Forex Challenges Hamper Cimas Operations

CIMAS Group chief executive officer Mr Vulindlela Ndlovu says the volatile local currency coupled with forex scarcity detrimentally affect their operations which heavily rely on imports.

By Kudakwashe Pembere

He said this on the sidelines of the Health and Child Care Minister Dr Obadiah Moyo’s familiarization tour of their laboratories.

“We are basically here to allow our stakeholders to tour our laboratories and to show them what is happening here. And we are delighted that the minister could be the guest of honour today. He had a familiarization tour to show the capabilities of our laboratories but also for us to share with him some of the challenges we face on our day to day operations.

“At the moment a business as this relies on foreign currency. All our inputs, the expertise and there is also the physical inputs like the reagents we use in the laboratories. The equipment that we use unfortunately for us, all that is imported. So we have a very high import content in the laboratory operation,” he said.

Mr Ndlovu said the interbank forex rates are making it hard to access.

“Up to 30 percent is imported and unfortunately in the last twelve months there has been a shortage of forex. That has severely curtailed our operations. While the situation has improved in terms of availability of forex in the past few months, the one problem we have now is the currency depreciation at the current interbank rates.

“It means availability of foreign currency becomes a challenge because we rely on customers that must pay, patients that must pay. The rates have gone up rather high and irrelative to what the general populace can afford. So there is a serious mismatch on the cost of inputs and what revenue you can generate,” he said.

He emphasized on the need to accord the health sector foreign currency.

“The one thing you should remember about the health sector is that we are still quite dependent on the imports like I said. It’s not just the laboratories. But the highest import content we have got is the medicines and drugs.

“Over the years, our local capacity has gone down tremendously. We find that quite a high percentage of our medicines are imported and that has an impact.  But also as technology changes in medicines all these things are imported. So really the foreign currency stability is one of the most significant things that needs to happen,” said Mr Ndlovu.

The Health Minister said to prove Government’s commitment in private public partnerships for the betterment of the health sector, Cimas laboratories and other laboratories should participate in a tender floated recently.

st few months, the one problem we have now is the currency depreciation at the current interbank rates.

“It means availability of foreign currency becomes a challenge because we rely on customers that must pay, patients that must pay. The rates have gone up rather high and irrelative to what the general populace can afford. So there is a serious mismatch on the cost of inputs and what revenue you can generate,” he said.

He emphasized on the need to accord the health sector foreign currency.

“The one thing you should remember about the health sector is that we are still quite dependent on the imports like I said. It’s not just the laboratories. But the highest import content we have got is the medicines and drugs.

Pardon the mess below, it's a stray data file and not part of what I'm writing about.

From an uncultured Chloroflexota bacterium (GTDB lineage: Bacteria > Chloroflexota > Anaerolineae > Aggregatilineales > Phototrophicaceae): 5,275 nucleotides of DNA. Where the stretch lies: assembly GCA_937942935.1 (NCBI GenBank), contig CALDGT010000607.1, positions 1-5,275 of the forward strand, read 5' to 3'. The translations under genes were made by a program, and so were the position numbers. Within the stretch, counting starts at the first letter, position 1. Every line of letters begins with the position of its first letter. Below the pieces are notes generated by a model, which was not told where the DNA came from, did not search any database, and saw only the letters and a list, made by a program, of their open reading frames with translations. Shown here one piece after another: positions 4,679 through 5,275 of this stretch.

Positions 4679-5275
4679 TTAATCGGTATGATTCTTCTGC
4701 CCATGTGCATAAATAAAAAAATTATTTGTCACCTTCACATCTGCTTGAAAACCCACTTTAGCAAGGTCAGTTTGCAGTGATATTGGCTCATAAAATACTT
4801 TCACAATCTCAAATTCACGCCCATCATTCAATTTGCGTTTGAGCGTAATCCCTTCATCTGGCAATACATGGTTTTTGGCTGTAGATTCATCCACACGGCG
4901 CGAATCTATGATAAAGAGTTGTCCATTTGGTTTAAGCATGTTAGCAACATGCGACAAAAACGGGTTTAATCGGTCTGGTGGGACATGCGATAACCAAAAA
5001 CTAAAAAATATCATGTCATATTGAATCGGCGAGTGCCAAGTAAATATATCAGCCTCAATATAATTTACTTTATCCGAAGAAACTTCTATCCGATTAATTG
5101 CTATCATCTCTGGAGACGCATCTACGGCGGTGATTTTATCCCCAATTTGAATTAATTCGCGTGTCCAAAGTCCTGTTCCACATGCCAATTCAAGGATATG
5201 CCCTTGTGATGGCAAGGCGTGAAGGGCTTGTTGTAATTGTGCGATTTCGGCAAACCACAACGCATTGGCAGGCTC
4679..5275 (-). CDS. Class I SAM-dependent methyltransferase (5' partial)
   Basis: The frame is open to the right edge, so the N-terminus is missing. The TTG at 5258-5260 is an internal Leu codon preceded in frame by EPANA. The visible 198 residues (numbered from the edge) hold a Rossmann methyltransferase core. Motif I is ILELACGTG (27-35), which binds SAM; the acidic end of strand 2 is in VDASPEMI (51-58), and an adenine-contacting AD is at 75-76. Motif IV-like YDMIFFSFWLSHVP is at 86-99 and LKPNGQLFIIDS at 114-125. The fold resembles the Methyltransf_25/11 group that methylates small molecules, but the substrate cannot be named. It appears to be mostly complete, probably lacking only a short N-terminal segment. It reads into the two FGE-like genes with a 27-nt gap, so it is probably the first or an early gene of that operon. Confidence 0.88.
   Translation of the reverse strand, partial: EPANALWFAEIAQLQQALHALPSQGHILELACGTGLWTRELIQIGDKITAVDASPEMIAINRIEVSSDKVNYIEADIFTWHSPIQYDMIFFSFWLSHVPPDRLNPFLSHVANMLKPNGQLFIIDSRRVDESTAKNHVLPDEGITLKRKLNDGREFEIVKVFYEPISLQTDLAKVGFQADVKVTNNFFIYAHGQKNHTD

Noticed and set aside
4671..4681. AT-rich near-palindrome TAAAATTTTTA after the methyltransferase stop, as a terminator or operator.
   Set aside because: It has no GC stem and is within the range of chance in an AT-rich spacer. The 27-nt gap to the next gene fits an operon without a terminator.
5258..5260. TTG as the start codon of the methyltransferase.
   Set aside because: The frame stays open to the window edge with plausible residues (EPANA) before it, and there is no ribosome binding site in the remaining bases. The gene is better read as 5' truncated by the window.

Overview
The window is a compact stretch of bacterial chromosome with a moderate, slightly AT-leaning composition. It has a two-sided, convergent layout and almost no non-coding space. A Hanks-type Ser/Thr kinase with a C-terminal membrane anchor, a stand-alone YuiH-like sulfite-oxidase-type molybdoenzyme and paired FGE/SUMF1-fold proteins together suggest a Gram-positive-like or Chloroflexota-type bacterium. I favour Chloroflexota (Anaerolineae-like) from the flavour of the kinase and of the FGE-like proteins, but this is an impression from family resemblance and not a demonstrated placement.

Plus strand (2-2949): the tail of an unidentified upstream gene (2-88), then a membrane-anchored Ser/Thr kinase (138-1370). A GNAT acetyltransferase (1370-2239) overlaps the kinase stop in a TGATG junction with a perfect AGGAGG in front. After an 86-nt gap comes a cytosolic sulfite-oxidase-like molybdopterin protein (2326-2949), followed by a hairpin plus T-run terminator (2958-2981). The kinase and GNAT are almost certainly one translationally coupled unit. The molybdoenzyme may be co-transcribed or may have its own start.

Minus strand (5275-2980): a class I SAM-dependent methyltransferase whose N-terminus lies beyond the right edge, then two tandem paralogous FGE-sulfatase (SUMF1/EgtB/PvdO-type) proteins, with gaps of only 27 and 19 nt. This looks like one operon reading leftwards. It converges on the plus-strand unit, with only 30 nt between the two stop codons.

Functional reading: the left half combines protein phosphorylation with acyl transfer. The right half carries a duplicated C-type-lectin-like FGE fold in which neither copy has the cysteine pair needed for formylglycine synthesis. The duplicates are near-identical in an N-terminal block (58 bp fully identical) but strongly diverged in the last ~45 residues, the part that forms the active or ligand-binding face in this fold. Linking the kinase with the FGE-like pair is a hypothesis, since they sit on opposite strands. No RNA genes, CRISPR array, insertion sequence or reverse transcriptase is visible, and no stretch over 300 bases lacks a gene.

“Over the years, our local capacity has gone down tremendously. We find that quite a high percentage of our medicines are imported and that has an impact.  But also as technology changes in medicines all these things are imported. So really the foreign currency stability is one of the most significant things that needs to happen,” said Mr Ndlovu.

The Health Minister said to prove Government’s commitment in private public partnerships for the betterment of the health sector, Cimas laboratories and other laboratories should participate in a tender floated recently.

few months, the one problem we have now is the currency depreciation at the current interbank rates.

“It means availability of foreign currency becomes a challenge because we rely on customers that must pay, patients that must pay. The rates have gone up rather high and irrelative to what the general populace can afford. So there is a serious mismatch on the cost of inputs and what revenue you can generate,” he said.

He emphasized on the need to accord the health sector foreign currency.

“The one thing you should remember about the health sector is that we are still quite dependent on the imports like I said. It’s not just the laboratories. But the highest import content we have got is the medicines and drugs.

“Over the years, our local capacity has gone down tremendously. We find that quite a high percentage of our medicines are imported and that has an impact.  But also as technology changes in medicines all these things are imported. So really the foreign currency stability is one of the most significant things that needs to happen,” said Mr Ndlovu.

The Health Minister said to prove Government’s commitment in private public partnerships for the betterment of the health sector, Cimas laboratories and other laboratories should participate in a tender floated recently.

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